Hinduism is the world's oldest religion, going back to before 2000 BC, and has about 1.2 billion followers. That makes it the third largest religion behind Christianity and Islam. Ninety-five percent of Hindus live in India.
Hinduism has no specific founder but was founded out of the belief in "Brahman" as the supreme spirit that appears or is represented in different forms, human (male or female) or animal, emphasising different functions or aspects of Brahman.
Brahman is everywhere and is the ultimate reality, but Hindus say that the 'Om' sound is defined as being the primordial sound of creation.
The Om symbol is often found at family shrines and in Hindu temples and devotees use the Om sound to support meditation and mindfulness of everything that exists.
There are hundreds of Hindu gods but there are three main forms of Brahman, called the Trimurti. These three gods are known as Vishnu, Shiva and Brahma (note 'ma' at the end, not 'man').
These three keep the world in equilibrium and have the following tasks (Note: Some of the symbols held by their hands can interchange and many of the gods have lots of brothers and sisters and children):
Vishnu - Maintains/Preserves
Represented by a human body, often with blue skin, with four arms. Each hand holds an object representing the things he is responsible for.
Followers of Vishnu are called Vaishnavas and follow him as well as his 10 incarnations or avatars. His wife is called Lakshmi.
Vishnu has over 100 other names.
Shiva - Destroyer
Shiva is represented as a man with a white body, due to the ashes of corpses that have been smeared on his body. Shiva has a blue neck from holding poison in his throat, but sometimes this can be represented by the whole body being blue. His hair is adorned with the crescent moon. He has a third eye and wears a garland of skulls and serpents around his neck. Shiva is married to Pavata.
Shiva's followers are called The Shaivism Sect.
Shiva has over 1,000 other names.
Brahma - Creator
Brahma is depicted as a red or golden skinned man with four heads and hands. The four heads represent the four key texts/books called Veda. His name is not to be confused with Brahman, who is the supreme God or force which represents all things.
Brahma's wife is Saraswati, goddess of knowledge or learning.
Brahma has over 20 other names.
But there are many other important gods that are worshipped, including:
Ganesha - elephant headed Hindu god of beginnings.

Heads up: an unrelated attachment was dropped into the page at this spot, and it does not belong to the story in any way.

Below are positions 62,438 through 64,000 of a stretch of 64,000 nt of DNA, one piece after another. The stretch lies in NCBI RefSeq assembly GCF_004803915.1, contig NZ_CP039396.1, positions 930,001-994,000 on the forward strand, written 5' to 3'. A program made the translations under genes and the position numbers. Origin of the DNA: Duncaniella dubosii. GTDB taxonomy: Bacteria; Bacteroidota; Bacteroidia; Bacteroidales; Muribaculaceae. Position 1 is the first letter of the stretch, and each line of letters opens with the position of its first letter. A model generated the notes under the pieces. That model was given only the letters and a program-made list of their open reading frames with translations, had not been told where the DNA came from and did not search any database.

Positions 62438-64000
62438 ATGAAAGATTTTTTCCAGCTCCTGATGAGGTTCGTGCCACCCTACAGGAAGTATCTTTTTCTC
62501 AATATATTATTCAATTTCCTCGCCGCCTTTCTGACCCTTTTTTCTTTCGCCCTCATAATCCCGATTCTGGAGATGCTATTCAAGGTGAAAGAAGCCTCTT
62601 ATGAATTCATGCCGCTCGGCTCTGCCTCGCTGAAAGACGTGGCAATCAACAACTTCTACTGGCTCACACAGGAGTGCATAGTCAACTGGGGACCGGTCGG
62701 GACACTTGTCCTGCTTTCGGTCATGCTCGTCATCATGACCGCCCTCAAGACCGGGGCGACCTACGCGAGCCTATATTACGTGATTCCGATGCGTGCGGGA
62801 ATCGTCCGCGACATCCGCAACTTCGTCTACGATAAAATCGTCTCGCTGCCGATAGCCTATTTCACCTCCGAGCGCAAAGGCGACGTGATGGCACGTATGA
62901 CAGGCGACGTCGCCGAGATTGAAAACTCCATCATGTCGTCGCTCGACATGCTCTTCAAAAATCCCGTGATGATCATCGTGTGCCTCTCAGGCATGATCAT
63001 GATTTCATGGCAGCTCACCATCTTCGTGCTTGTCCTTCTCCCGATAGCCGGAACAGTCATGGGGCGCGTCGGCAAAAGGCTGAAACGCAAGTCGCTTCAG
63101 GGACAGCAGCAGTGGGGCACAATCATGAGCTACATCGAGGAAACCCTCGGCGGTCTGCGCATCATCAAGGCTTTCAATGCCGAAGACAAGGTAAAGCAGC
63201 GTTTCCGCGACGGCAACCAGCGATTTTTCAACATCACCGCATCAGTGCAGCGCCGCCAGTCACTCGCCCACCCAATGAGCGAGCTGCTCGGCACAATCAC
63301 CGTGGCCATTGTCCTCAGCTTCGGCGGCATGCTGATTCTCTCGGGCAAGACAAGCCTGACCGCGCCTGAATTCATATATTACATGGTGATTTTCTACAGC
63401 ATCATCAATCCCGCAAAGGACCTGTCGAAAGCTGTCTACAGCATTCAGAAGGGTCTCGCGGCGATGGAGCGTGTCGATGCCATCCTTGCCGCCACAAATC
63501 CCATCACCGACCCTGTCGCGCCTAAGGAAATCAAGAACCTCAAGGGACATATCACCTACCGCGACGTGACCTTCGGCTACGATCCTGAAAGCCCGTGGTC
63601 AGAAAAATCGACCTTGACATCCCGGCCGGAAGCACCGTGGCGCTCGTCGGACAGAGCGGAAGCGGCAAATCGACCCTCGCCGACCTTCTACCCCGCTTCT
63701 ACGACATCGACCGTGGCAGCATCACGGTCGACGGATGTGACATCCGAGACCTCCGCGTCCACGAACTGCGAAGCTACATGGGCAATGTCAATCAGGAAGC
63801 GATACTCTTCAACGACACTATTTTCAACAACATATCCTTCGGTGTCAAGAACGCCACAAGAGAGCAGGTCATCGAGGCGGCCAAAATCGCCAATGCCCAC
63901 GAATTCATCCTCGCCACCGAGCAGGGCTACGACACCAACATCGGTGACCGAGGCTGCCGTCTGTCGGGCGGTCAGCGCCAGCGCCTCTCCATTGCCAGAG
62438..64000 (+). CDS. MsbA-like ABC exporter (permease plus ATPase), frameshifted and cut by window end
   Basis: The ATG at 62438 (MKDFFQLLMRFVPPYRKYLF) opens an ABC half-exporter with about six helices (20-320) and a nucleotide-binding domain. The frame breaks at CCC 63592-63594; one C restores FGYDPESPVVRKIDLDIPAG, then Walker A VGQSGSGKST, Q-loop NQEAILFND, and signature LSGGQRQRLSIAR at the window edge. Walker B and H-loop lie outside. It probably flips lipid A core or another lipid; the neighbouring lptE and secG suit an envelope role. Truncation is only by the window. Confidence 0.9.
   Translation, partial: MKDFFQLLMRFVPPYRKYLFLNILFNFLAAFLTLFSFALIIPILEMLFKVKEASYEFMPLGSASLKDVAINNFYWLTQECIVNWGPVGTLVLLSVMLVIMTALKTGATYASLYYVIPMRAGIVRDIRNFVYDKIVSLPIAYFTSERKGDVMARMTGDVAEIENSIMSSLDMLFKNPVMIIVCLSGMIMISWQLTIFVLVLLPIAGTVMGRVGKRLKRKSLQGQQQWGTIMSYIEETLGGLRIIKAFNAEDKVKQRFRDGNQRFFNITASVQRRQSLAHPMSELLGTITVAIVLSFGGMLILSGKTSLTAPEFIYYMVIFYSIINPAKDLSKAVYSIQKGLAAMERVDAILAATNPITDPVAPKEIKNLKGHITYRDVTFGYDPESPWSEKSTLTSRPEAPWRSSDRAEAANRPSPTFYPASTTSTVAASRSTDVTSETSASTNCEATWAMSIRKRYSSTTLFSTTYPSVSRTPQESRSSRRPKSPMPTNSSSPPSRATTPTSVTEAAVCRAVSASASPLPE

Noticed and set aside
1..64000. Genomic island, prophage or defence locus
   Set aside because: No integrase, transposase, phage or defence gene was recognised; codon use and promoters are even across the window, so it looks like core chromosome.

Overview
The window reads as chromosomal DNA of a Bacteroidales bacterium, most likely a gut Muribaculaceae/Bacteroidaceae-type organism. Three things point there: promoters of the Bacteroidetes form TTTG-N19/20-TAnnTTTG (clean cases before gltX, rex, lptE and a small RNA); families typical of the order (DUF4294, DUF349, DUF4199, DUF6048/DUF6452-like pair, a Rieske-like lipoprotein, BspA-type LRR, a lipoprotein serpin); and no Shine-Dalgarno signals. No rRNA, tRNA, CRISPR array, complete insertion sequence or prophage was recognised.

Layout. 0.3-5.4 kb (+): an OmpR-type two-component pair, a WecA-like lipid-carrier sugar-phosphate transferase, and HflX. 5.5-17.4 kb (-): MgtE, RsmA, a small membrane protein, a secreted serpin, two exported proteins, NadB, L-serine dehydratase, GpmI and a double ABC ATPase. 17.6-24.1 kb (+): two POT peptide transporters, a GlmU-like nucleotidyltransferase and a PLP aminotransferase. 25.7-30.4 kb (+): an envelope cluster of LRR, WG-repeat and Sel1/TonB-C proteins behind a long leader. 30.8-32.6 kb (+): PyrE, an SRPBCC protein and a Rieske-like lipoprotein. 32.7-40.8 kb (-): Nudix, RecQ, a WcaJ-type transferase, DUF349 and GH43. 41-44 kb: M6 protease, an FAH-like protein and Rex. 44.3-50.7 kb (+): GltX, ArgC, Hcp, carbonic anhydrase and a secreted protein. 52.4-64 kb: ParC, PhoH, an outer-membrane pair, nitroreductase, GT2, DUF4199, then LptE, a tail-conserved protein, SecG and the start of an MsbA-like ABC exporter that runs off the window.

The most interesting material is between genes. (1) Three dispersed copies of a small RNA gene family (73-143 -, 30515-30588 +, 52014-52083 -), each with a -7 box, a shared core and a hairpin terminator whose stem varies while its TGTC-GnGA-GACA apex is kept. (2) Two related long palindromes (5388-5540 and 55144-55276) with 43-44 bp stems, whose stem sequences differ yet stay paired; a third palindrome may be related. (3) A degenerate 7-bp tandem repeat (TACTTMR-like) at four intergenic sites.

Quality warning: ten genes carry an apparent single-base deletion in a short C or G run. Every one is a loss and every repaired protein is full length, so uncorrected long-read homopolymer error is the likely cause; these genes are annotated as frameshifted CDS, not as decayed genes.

Ganesha has over 100 other names.
Lord Rama - avatar of Vishnu, represented as a standing figure holding an arrow in his right hand and a bow in his left. His skin is blue or green.
Lord Rama has over 100 other names.
Lord Krishna is depicted as holding a flute and, although commonly depicted as blue, his skin was actually black.
Lord Krishna has over 100 other names.
The gods shown above are but a few. Hindus worship many different gods, but all are an aspect of Brahman.
Holy Books of Hinduism
Hindus value many sacred writings as opposed to one holy book. They were written in Sanskrit (an ancient Indian language that forms the basis of some modern Indian languages). There are two categories of texts: the revealed text and the remembered text. The revealed texts were supposedly the divine word heard by a primordial sage. The remembered texts were created later by humans.
The revealed text or "that which is heard" is divided into four sections:
The Upanishads (teachings of Hinduism composed between 800-200 B.C.E) text was later also included in the Veda texts.
The Smriti texts or "remembered texts" are usually attributed to an author/sage and include many texts/books including:
The Ramayana - an epic poem relating the story of Lord Rama and Sita.
The Bhagavad Gita - the most popular, most-read sacred texts used by Hindus in Europe.
The Puranas - large collection of poems and stories that encourage worship.
Hindus believe in Samsara, the continuous wheel of life, death and reincarnation.
They believe in the idea that people's actions and thoughts directly determine their current life and future lives and therefore it's important to pursue the four purposes of human life.
The goal is to achieve Moksha, end the cycle of rebirths and become part of the absolute soul.
Hindus revere all living creatures and consider the cow a sacred animal.
Hindu Places of Worship
Hindu worship is known as Puja and can be practiced at home or at the Mandir (Hindu temple) any time the worshippers please.
It is an important part of Hinduism to offer a present, such as flowers or oil to the Murti (statues of Gods).
Hinduism says you should understand your position or stage in life, meaning your spiritual growth, but it has also come to represent your caste or social status.
The caste system divides Hindus into four categories and then the untouchables as follows:
Note: for each classification above, a few examples are given, but there are many examples of the types of job for each category.
For thousands of years caste systems prevented marriage between social groups or use of the same water holes, and bestowed privileges on the upper castes awhile repressing the lower castes.
When India became independent in 1947, its constitution banned discrimination based on caste.
Diwali - every year on a moonless night in October or November, Hindus celebrate Diwali, a festival of lights celebrating good over evil, light over dark and wisdom over ignorance.
Holi - a festival of colour, Holi, is marked by the burning of an effigy of Holika, an evil Hindu entity. There is an evening of festival around the bonfire. The following morning people smear coloured powder on each other.
Other celebrations occur with different deities and areas of India.